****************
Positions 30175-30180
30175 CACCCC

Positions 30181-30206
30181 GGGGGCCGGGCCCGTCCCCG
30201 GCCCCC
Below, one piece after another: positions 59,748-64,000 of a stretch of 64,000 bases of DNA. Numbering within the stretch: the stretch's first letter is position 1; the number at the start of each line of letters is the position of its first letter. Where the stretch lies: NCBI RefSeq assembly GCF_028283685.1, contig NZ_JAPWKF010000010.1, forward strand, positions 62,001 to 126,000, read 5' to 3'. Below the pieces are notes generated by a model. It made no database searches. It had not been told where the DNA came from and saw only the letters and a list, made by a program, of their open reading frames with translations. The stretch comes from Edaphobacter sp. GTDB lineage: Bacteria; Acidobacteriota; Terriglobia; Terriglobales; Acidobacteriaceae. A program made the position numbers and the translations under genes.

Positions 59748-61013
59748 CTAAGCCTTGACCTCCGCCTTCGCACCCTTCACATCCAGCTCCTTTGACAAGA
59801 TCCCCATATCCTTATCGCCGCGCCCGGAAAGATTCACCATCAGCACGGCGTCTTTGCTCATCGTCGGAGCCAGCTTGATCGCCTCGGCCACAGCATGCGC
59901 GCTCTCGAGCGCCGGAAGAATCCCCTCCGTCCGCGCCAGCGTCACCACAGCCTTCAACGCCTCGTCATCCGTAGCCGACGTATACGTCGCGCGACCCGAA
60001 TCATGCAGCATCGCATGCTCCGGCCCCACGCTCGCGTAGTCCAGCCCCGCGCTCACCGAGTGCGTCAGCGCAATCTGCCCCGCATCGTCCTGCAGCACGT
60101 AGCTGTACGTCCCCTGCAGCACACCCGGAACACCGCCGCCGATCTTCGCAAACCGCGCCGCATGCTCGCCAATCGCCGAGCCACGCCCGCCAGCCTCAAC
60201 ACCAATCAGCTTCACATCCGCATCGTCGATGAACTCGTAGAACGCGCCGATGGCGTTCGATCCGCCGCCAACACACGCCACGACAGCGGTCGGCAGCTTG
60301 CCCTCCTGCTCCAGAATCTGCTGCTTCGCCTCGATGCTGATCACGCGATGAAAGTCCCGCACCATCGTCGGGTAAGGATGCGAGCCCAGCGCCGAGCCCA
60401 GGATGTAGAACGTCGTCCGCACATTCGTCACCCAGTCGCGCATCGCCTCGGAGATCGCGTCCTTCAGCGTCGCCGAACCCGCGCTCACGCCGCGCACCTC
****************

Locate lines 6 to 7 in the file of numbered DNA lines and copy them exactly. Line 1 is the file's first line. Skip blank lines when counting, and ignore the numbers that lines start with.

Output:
Below, one piece after another: positions 59,748-64,000 of a stretch of 64,000 bases of DNA. Numbering within the stretch: the stretch's first letter is position 1; the number at the start of each line of letters is the position of its first letter. Where the stretch lies: NCBI RefSeq assembly GCF_028283685.1, contig NZ_JAPWKF010000010.1, forward strand, positions 62,001 to 126,000, read 5' to 3'. Below the pieces are notes generated by a model. It made no database searches. It had not been told where the DNA came from and saw only the letters and a list, made by a program, of their open reading frames with translations. The stretch comes from Edaphobacter sp. GTDB lineage: Bacteria; Acidobacteriota; Terriglobia; Terriglobales; Acidobacteriaceae. A program made the position numbers and the translations under genes.

Positions 59748-61013